KELLY v. NATIONWIDE MUTUAL INS. CO.

21834

278 S.C. 488 (1982) | Cited 4 times | Supreme Court of South Carolina | December 21, 1982

Dec. 21, 1982.

This is an action for breach of an insurance contract and breach of contract accompanied by a fraudulent act brought by the policyholder, appellant Kelly, against the insurer, respondent Nationwide Mutual Insurance Company. Appellant contends trial court erred in granting Nationwide's motion for judgment N.O.V. on the claim for breach of contract accompanied by a fraudulent act. We disagree and affirm.

Appellant purchased an automobile and insured it under his existing Nationwide policy. Nationwide issued appellant a written binder covering the additional car. Approximately six months later this car was destroyed by fire and Nationwide denied coverage, contending the policy had been cancelled three months earlier for nonpayment of premiums. Appellant maintained Nationwide failed to give notice of the cancellation and that Nationwide's misrepresentations concerning coverage showed an intent to defraud appellant.

The jury returned a verdict for appellant on both causes of action. The trial judge granted Nationwide's motion for judgement N.O.V. on the claim for breach of contract accompanied by a fraudulent act, and Kelly appeals.

We see no evidence in this record from which fraudulent intent can reasonably be inferred. Nationwide simply denied coverage believing the policy had been cancelled. To refute appellant's contention the cancellation notice had not been mailed, Nationwide produced a signed certificate of mailing from the post office. While the jury necessarily found in the breach of contract action that the notice had not been mailed, there is no evidence Nationwide acted fraudulently or even unreasonably in relying on the certificate.

In Corley v. Coastal States Life Ins. Co., 244 S.C. 1, 135 S.E.2d 316 (1964), we held that a misrepresentation made in reckless disregard for the truth will support an action for breach of contract accompanied by a fraudulent act. However, in Vann v. Nationwide Ins. Co., 257 S.C. 217, 185 S.E.2d 363 (1971), we explicitly recognized that reliance on the misrepresentation must also be proved. Here, appellant conceded at trial he had not relied on the alleged misrepresentations concerning coverage. There is no evidence Nationwide gained anything by virtue of the misrepresentations, nor that appellant's claim for actual damages was prejudiced. See Blackmon v. Independent Life & Accident Ins. Co., et al., 229 S.C. 54, 91 S.E.2d 709 (1956). The trial court properly granted Nationwide's motion for judgment N.O.V. as to punitive damages.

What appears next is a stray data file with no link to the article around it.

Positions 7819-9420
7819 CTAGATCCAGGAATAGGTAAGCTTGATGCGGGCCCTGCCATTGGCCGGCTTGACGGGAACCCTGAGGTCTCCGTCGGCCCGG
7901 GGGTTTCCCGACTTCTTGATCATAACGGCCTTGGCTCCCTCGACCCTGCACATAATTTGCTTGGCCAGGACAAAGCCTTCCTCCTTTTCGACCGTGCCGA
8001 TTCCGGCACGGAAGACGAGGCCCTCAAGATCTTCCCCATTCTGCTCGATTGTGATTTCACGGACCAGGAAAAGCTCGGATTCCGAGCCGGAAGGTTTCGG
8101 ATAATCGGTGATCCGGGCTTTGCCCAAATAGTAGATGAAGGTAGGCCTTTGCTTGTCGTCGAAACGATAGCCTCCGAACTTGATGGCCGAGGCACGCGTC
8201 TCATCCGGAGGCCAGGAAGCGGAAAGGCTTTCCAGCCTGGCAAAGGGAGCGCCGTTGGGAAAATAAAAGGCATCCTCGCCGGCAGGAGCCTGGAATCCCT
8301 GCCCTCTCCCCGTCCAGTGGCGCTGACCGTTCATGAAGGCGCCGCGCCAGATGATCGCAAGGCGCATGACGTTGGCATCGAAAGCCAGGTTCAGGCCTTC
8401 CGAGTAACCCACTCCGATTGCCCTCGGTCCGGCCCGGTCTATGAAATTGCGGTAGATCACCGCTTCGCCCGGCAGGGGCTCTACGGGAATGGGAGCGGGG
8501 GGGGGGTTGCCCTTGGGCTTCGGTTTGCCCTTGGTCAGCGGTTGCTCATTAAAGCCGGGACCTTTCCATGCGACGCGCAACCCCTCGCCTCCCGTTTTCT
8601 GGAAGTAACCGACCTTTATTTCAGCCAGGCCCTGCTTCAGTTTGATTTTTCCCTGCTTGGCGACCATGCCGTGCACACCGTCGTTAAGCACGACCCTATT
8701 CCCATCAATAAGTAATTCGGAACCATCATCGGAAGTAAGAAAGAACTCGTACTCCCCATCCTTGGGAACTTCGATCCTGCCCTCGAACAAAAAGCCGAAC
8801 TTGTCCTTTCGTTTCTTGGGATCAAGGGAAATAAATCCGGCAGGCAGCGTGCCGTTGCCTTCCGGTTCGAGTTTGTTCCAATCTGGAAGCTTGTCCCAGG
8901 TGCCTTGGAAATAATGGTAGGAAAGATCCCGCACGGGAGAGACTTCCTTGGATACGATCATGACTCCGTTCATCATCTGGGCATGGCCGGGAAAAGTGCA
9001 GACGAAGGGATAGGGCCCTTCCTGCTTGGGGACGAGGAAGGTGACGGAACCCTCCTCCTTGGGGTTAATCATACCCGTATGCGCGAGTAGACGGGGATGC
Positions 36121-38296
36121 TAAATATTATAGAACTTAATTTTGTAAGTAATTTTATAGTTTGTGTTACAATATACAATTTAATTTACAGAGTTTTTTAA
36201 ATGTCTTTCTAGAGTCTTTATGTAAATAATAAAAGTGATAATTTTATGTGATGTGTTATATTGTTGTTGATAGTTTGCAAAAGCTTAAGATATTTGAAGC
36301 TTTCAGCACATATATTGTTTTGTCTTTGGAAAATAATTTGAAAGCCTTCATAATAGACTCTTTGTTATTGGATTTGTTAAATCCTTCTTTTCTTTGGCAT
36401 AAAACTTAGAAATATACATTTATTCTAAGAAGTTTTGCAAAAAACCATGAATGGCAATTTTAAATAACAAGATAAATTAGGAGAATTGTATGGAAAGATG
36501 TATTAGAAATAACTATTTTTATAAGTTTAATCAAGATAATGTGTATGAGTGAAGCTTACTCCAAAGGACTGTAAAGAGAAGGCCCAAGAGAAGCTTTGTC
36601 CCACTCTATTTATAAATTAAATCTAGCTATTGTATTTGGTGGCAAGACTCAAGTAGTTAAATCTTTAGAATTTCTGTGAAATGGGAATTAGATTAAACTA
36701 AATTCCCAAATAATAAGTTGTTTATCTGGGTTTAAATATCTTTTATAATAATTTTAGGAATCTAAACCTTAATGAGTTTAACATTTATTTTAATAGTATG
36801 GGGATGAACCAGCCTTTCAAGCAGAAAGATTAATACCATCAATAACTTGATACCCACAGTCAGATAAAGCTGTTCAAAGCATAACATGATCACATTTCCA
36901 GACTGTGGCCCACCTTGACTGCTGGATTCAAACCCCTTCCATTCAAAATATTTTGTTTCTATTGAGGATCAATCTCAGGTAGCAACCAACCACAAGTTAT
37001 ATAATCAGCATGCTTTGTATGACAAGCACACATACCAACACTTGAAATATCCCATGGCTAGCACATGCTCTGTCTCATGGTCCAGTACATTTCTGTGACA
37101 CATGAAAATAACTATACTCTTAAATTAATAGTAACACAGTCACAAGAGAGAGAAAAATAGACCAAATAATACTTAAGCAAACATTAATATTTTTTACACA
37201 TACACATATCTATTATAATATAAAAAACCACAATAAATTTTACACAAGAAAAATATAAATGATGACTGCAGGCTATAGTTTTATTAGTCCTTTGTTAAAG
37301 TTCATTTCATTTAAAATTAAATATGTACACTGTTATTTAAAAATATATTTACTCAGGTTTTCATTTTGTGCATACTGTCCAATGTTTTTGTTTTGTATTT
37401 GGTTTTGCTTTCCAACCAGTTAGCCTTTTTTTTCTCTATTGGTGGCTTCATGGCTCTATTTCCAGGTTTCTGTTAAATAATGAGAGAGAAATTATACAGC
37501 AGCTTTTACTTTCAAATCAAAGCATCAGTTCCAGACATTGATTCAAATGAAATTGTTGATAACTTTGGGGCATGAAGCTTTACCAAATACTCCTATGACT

In view of our decision, we need not address appellant's remaining exceptions.

Affirmed.

LEWIS, C.J., and LITTLEJOHN, GREGORY and HARWELL, JJ., concur.

Dec. 21, 1982.

This is an action for breach of an insurance contract and breach of contract accompanied by a fraudulent act brought by the policyholder, appellant Kelly, against the insurer, respondent Nationwide Mutual Insurance Company. Appellant contends trial court erred in granting Nationwide's motion for judgment N.O.V. on the claim for breach of contract accompanied by a fraudulent act. We disagree and affirm.

Appellant purchased an automobile and insured it under his existing Nationwide policy. Nationwide issued appellant a written binder covering the additional car. Approximately six months later this car was destroyed by fire and Nationwide denied coverage, contending the policy had been cancelled three months earlier for nonpayment of premiums. Appellant maintained Nationwide failed to give notice of the cancellation and that Nationwide's misrepresentations concerning coverage showed an intent to defraud appellant.

The jury returned a verdict for appellant on both causes of action. The trial judge granted Nationwide's motion for judgement N.O.V. on the claim for breach of contract accompanied by a fraudulent act, and Kelly appeals.

We see no evidence in this record from which fraudulent intent can reasonably be inferred. Nationwide simply denied coverage believing the policy had been cancelled. To refute appellant's contention the cancellation notice had not been mailed, Nationwide produced a signed certificate of mailing from the post office. While the jury necessarily found in the breach of contract action that the notice had not been mailed, there is no evidence Nationwide acted fraudulently or even unreasonably in relying on the certificate.

In Corley v. Coastal States Life Ins. Co., 244 S.C. 1, 135 S.E.2d 316 (1964), we held that a misrepresentation made in reckless disregard for the truth will support an action for breach of contract accompanied by a fraudulent act. However, in Vann v. Nationwide Ins. Co., 257 S.C. 217, 185 S.E.2d 363 (1971), we explicitly recognized that reliance on the misrepresentation must also be proved. Here, appellant conceded at trial he had not relied on the alleged misrepresentations concerning coverage. There is no evidence Nationwide gained anything by virtue of the misrepresentations, nor that appellant's claim for actual damages was prejudiced. See Blackmon v. Independent Life & Accident Ins. Co., et al., 229 S.C. 54, 91 S.E.2d 709 (1956). The trial court properly granted Nationwide's motion for judgment N.O.V. as to punitive damages.

In view of our decision, we need not address appellant's remaining exceptions.

Affirmed.

LEWIS, C.J., and LITTLEJOHN, GREGORY and HARWELL, JJ., concur.

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